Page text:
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The lone voice of the whistleblower

THE whistleblower’s lot can be lonely. Remember Sheena McMahon? She was a young mother, who, in the mid-1990s, told of madness in sections of the gardaí in Donegal.

Sheena’s husband, Noel, a detective sergeant, and a few others, including a superintendent, were running a little fiefdom, targeting citizens, inventing enemies of the state, making a mockery of the badge they served.

When Sheena’s allegations seeped out, the word was that she had ‘personal issues’ and was inventing this stuff to get at her estranged husband.

The rumours were false and slanderous, spread like manure to blacken her name.

Sheena was uttering dirty truths, and she had to be rendered ineffectual through character-assassination.

Sheena persisted and emerged as a courageous woman at the Morris Tribunal into garda malpractice. Her bravery shone a light on a culture that was lagging 20 years behind the times.

Tony Spollen was another whistleblower who felt the wrath of powerful elements. He was the internal auditor in AIB, in 1989, when he discovered the great fraud that was the off-shore non- resident accounts. He reported that there could be a tax liability of €100m, but nobody in the bank wanted to hear.

His truth led to the setting up of the Public Accounts Committee inquiry into the DIRT scandal a decade later. The pressure on Spollen spilled over in an emotional outburst at the hearings. The inquiry demonstrated the moral bankruptcy of banking, and should have led to greater reins on a sector incapable of heeding its wider responsibilities.

Tom Gilmartin was a whistleblower with a splash of colour, but he also got it in the neck. In the late 1980s, Gilmartin was thrown into the cauldron of greed and deceit that was the interface of politics and planning.

Then, when the Planning Tribunal was set up, he co-operated. The rumours were pumped from certain corners of politics and the PR industry. Gilmartin was, they whispered, a failed, bitter man. On the Late, Late Show, Padraig Flynn suggested that Gilmartin had lost a lot of money and "was not well". The rest, as they say, is history, and took up a large chunk of the Mahon Tribunal.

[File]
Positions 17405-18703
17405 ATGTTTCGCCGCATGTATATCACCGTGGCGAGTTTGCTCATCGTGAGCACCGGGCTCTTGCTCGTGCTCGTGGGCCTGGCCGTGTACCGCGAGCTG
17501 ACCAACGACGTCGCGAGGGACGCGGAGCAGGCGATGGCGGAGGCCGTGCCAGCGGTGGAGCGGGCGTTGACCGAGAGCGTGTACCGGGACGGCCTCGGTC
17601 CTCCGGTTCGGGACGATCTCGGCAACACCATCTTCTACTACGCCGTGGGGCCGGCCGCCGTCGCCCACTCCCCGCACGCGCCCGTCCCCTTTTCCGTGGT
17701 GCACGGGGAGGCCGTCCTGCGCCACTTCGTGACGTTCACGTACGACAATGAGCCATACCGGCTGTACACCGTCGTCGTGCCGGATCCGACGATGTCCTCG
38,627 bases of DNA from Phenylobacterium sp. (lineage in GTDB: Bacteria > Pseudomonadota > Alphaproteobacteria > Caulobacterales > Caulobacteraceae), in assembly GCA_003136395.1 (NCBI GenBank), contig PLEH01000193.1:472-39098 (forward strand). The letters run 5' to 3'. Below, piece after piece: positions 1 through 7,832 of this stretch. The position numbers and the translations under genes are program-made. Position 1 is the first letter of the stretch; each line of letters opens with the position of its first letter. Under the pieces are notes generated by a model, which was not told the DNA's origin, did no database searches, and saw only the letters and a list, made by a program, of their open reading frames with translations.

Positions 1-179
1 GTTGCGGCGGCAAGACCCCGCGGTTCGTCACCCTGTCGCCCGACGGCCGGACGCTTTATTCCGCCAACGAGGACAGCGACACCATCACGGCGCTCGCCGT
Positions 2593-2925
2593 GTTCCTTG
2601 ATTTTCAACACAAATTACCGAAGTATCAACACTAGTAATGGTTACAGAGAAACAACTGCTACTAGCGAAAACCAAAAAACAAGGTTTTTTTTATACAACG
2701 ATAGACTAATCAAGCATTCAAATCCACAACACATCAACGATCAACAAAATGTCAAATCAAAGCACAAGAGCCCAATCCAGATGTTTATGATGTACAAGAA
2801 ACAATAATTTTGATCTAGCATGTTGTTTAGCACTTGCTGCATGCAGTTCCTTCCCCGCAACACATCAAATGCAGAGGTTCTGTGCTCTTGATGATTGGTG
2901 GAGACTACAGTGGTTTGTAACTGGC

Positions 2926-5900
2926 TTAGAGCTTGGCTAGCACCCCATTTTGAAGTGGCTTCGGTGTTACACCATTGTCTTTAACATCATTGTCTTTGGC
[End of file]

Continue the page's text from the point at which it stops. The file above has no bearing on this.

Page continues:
Whistleblowers have played a serious role in the opening-up of Irish society over the last two decades.

The Oireachtas has recognised this role, and has protected those who have come forward. The latest piece of legislation, the Protection of Disclosures Bill 2013, was published last month.

Within the gardaí, the need to protect whistleblowers was recognised after the Morris Tribunal and was legislated for in 2007.

You might think, given all that experience and law, that the lot of the whistleblower has changed. You’d be wrong.

The experience of the two whistleblowers into the cancellation of penalty points is instructive. Far from being protected, they were thrown to the wolves. The two gardaí — one has since retired from the force — approached the confidential recipient, an office set up under the 2007 whistleblower legislation. The recipient took their claims to the Minister for Justice, Alan Shatter.

Shatter could have asked an independent entity, such as the Garda Ombudsman Commission, to investigate.

After all, the commission was set up, in the wake of Morris, to investigate complaints against the force. The complaints at issue included allegations of corruption and serious malpractice.